One Man

 

I remember when I was 5 years old and developed an insatiable love of reading.  I would find anything to read from magazines to comic books.  I even would take my dad’s dictionary and try to look up new words.  It was thrilling to be able to read as a kid.

One day, I had picked up a calendar and looked up my birthday, January 15th.  To my surprise, I saw it marked as Martin Luther King, Jr.’s birthday too.  I asked my parents who this man one was and they gave me a bit of history on what he did.  I was in awe that I shared the same birthday as a great person.  To a 5 year old, it’s just the greatest news in the world to learn these things.

On the day I had learned about MLK, I had an appointment with a doctor that day.  I remember going into his office and jubilantly  telling him about what I had learned.  I was hoping that he’d be as excited as I was knowing that I shared a birthday with a great man.  To my disappoinment, the doctor replied to me, “Well, he’s just a black man.”  I was heartbroken as a kid and it’s something I never forgot.

The more I grew up and learned about Dr. King and what he did, I always remained proud that I had the same birthday as him.  He was one man who did something very brave to make things better for people.  He inspired so many to join him in making a right from a wrong even though it was an unpopular and very dangerous stance to take.  To me, he was more than just a black man, but a real inspiration to so many that helped to change the world.

I never realized that one day, I’d set foot in the National Civil Rights Museum while visiting Memphis.  This museum was build around the Lorraine Motel, where Dr. King was assassinated.  It also houses the bus where Rosa Parks had boarded and is filled with other historical artifacts around the civil rights movement.  I was overcome with emotion as I walked around this museum.  It was the same sadness that overwhelmed me when I visited the Holocaust Museum.  I still get emotional just thinking about what people faced in this century.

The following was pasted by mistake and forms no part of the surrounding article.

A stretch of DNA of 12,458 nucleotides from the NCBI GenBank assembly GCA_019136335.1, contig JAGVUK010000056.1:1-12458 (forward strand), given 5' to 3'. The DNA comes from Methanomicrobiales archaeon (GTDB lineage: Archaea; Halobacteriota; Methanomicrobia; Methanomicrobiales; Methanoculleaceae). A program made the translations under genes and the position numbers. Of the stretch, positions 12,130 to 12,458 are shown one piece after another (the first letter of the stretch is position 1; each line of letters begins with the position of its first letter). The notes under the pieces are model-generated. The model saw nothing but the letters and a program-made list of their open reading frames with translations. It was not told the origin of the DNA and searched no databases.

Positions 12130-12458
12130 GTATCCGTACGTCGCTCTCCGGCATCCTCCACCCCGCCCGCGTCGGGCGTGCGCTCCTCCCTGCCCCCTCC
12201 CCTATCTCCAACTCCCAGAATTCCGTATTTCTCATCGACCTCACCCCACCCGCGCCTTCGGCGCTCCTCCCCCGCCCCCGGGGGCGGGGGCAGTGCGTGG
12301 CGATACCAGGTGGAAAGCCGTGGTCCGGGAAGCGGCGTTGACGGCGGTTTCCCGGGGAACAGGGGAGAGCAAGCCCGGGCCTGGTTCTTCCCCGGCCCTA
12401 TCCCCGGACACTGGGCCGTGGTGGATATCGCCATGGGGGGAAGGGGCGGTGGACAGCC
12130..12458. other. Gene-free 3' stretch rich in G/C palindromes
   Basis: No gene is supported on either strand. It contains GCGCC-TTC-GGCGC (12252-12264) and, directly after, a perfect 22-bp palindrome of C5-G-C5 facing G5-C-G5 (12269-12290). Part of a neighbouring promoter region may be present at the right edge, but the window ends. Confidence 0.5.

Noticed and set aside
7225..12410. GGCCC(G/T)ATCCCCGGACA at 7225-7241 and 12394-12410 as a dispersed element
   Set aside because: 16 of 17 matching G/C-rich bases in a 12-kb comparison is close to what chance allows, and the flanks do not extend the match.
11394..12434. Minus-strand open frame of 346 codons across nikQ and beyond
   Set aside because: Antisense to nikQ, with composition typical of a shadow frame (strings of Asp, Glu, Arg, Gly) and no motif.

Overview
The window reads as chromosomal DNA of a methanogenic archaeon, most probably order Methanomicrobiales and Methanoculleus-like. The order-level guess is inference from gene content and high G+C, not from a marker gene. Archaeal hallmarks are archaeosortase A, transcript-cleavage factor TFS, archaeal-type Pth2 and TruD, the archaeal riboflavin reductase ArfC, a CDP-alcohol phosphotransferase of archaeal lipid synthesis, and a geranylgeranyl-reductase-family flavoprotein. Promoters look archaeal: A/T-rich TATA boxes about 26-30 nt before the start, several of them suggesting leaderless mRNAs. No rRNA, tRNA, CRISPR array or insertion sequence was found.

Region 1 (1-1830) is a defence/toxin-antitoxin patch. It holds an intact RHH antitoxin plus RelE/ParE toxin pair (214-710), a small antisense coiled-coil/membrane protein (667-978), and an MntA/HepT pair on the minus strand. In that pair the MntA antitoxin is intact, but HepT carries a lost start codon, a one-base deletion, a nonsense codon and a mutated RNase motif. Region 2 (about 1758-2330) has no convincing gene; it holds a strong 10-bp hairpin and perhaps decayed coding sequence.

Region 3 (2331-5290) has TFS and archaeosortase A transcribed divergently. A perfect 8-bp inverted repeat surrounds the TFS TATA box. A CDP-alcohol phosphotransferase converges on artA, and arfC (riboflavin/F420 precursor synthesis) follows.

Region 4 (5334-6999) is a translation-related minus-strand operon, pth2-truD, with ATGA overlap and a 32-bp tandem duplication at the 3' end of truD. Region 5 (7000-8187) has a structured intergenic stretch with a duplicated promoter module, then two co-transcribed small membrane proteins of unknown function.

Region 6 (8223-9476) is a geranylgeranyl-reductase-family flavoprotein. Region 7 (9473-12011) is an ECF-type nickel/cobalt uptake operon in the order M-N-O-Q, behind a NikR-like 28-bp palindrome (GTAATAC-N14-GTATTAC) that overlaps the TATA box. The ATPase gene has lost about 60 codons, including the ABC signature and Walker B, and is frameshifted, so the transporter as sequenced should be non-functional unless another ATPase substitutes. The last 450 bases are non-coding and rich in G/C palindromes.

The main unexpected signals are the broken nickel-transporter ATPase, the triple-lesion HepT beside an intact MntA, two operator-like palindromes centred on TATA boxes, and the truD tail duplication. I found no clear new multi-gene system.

Dr. King was just one many who inspired many to change the status quo for many people.  His movement made things better for so many.  One man changed the world for so many generations.  What he did shows us that in our own actions, we too have the power the change the future.  Joining the popular, transient movements aren’t always the right thing to pursue.  We have to strategically look at the things that will affect generations to come.  Teaching our children to look to the future and inspiring to be innovators and creative and critical things is an investment for their future.  Like farmers planting the right seeds for the best crops, we as a society must cultivate the right environment that will foster a brighter future.

My birthday wish is that we continue to grow as people and cultivate a desire to learn and end fear of what isn’t understood.  We can’t sustain a community of people remain fearful and resistive to collaboration.  We don’t encourage our children to gossip and spread false rumors in schools so why should adults continue to do that? Genuine leaders will take the hard step of standing up for the facts and being a good example to others.  We already have enough divisiveness in our country and in Hawaii and it’s time to start the healing and move forward.  It’s time for it now and we all deserve a Hawaii filled with aloha.

 

 

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